As part of her Global Burger series, my dear friend and food writer Joanna O'Leary asked me to help her come up with an Argentina-style burger.
Of course I jumped at the opportunity.
While it may be confusing, this does not mean a burger in the style Argentines typically eat, which looks like this:
Argentina hamburgers are typically served with a thin beef patty, soft bun, tomato, lettuce, cheese and a fried egg on top. It is quite tasty.
But that's not what the assignment was. The assignment was to create a hamburger that would represent more of the essence of Argentina's gastronomic culture.
While you'll have to read Joanna's article to see the final product, I decided to devote a blog entry to the bread we chose as the bun:
The Argentine sopaipilla.
It was difficult for me to track down the origins of the sopaipilla because there are so many different varieties. According to Wikipedia, the sopaipilla has a long etymological history but that it came with the Spanish to the Americas and quickly spread and diversified.
The Mexican version is sweet and crunchy, the Chilean version uses pumpkin puree, and even within Argentina it goes by several names: torta frita, kreppel, etc. The book I bought on Argentine cooking in 2000 calls them Fat Crackers. It can be baked, pan-fried, or deep-fried. In Mendoza it is the custom to make and eat sopaipillas when it rains, although I'm not sure why.
Well, as long as it's raining and we have sopaipillas, might as well pass around the yerba mate:
The town where I was an exchange student hosts an annual Festival de la Sopaipilla where they crown a queen of the festival, everyone stuffs themselves full of the pastries, and they dance all night long to traditional folklore music.
Here is a picture of me, probably AT the Festival de la Sopaipilla, with three friends who perform traditional folklore music.
This is where I got my first taste of sopaipillas, and this taste guided me towards the recipe I wanted to use for the hamburger buns. I didn't want just any sopaipillas, I wanted the ones I ate in Mendoza.
So after lots of research, wherein I found this cool blog, this cool blog, and this cute old lady (SLYT), I found this recipe for baked sopaipillas. Don't worry, I'll translate the recipe for you. But you really should be using weight measurements if you aren't already.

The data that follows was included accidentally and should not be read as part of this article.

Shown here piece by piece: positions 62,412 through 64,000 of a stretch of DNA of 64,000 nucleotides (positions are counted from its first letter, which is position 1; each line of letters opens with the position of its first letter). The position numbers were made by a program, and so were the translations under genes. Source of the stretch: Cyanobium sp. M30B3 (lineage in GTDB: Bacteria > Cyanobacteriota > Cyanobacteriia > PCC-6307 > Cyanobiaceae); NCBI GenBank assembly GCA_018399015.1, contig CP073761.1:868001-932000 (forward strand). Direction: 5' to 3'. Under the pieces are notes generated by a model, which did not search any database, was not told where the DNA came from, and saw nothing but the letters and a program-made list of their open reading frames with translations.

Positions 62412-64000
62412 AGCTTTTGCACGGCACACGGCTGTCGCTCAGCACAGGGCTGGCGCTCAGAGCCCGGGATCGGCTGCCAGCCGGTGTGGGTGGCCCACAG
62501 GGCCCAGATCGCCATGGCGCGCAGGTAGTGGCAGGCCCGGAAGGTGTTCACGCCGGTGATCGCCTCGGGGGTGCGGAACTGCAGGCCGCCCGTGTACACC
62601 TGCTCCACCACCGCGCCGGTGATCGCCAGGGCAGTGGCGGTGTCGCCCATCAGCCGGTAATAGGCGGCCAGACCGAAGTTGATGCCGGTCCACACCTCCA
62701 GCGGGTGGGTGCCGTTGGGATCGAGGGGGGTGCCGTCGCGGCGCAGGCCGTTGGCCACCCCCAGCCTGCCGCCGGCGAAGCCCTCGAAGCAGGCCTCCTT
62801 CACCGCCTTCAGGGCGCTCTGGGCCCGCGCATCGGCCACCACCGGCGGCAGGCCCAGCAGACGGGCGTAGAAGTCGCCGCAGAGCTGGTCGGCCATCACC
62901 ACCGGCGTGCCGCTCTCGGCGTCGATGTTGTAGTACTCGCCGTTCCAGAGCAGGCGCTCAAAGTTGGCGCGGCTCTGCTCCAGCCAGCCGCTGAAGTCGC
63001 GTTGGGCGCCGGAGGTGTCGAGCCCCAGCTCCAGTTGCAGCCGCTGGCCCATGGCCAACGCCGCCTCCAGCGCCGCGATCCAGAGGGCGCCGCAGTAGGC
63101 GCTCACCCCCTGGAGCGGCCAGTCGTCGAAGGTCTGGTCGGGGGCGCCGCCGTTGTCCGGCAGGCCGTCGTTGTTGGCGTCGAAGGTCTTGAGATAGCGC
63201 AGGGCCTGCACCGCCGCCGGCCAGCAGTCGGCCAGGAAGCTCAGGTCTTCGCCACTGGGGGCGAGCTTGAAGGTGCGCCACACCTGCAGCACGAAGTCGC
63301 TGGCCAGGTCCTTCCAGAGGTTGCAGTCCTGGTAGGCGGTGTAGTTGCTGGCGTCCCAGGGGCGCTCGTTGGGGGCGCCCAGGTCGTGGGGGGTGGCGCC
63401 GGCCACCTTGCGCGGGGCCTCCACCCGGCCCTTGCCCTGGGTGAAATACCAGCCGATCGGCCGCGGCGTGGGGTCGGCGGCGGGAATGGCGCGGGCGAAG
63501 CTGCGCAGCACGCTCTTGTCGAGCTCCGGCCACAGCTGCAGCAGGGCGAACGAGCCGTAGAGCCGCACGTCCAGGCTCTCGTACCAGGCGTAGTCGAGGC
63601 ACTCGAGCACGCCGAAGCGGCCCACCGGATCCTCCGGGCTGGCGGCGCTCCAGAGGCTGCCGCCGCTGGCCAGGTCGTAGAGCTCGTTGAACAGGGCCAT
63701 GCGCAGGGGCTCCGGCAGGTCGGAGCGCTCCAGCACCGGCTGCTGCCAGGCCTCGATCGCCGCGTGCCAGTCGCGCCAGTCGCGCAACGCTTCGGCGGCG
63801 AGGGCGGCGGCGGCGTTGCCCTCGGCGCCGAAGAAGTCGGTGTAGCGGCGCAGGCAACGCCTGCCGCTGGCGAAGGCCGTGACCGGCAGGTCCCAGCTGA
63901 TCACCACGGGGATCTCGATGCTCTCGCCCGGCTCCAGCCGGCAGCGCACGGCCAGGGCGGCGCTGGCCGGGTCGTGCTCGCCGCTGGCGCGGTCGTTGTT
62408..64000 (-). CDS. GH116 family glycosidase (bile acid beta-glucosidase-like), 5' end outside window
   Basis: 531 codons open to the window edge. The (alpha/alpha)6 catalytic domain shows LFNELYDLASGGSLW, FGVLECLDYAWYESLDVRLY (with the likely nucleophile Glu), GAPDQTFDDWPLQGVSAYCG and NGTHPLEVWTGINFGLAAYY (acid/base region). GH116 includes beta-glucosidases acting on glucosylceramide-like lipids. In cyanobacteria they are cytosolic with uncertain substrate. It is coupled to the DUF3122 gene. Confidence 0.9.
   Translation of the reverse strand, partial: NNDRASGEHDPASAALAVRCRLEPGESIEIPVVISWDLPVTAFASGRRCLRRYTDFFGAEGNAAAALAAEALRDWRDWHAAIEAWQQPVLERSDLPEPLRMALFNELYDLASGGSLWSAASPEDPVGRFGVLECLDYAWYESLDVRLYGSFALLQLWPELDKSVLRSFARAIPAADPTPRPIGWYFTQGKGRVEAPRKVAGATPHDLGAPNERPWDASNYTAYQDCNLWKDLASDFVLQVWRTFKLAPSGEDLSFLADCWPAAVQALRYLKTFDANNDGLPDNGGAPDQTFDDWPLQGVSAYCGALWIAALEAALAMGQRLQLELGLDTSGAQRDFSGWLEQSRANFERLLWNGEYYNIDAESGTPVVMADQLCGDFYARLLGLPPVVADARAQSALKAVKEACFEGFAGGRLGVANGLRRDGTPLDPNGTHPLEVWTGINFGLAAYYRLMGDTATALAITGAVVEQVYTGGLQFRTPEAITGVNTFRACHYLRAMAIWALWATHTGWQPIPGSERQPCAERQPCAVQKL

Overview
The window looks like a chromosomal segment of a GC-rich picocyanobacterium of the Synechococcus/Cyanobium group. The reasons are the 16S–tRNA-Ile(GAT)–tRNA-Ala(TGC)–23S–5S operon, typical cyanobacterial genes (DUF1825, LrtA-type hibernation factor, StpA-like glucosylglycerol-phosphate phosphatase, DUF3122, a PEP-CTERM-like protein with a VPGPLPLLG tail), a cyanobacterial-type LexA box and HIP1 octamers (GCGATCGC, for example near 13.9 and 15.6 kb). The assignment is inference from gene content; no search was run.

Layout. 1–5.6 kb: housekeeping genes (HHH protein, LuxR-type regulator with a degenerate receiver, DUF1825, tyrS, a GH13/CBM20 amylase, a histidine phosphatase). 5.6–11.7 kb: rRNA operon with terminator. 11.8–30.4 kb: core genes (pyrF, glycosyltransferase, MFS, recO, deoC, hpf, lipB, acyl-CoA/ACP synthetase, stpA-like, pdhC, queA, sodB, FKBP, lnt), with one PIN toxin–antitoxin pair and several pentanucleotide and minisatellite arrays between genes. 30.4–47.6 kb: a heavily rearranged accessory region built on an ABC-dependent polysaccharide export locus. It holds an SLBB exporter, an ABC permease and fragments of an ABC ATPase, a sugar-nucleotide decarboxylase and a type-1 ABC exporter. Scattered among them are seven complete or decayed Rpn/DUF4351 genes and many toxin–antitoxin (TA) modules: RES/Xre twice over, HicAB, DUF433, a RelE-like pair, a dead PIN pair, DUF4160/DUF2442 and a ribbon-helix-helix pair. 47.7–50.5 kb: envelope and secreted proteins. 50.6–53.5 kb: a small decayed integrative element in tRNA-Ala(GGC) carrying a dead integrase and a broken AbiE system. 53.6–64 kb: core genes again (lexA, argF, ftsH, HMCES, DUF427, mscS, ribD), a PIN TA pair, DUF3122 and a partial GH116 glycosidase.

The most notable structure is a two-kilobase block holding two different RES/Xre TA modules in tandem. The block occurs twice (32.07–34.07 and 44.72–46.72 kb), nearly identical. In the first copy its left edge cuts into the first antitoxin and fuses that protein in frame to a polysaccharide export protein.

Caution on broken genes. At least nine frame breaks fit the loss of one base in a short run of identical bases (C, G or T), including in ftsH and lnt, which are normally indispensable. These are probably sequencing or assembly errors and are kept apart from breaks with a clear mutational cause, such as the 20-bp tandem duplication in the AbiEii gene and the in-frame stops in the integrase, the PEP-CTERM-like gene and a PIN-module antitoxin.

You will need:
I cobbled together a combination of duck fat, lard, and butter. It worked out fine.
1. Melt the lard and let it cool.
2. Whisk together the flour and salt in a big bowl.
3. Add the lard and the water to the flour and salt and knead for about ten minutes, until the dough is smooth. This is super easy.
4. Once the dough is smooth, transfer it to a floured surface.
5. Using a pastry cutter, cut into equal-sized balls (I measured the entire dough, divided that weight into 12, and made the balls each the same weight)
7. Take out a few baking sheets and either cover them with parchment paper or coat them in butter then dust them with flour. I tried it both ways, and I found using parchment paper was just fine and less of a mess, but it's your call.
9. Remove the plastic and with a sharp knife, cut two little slits into each piece of dough.
10. Pop them in the oven and let them bake for 15-20 minutes until they are just golden brown. When they are done, take them out and let them rest on a cooling rack before either coating them with sugar or leaving them plain.
These are super yummy and exactly what I was looking for in terms of taste. We'll see how they work as buns; most Argentines eat them as sweet pastries and serve them with jam or dulce de leche. But they aren't sweet themselves, so I think they will work well.
Since making these, I've been eating them for breakfast this week. The fat in them makes them very satisfying. And I do put jam on them and accompany them with a nice cafe con leche, in case you were wondering :)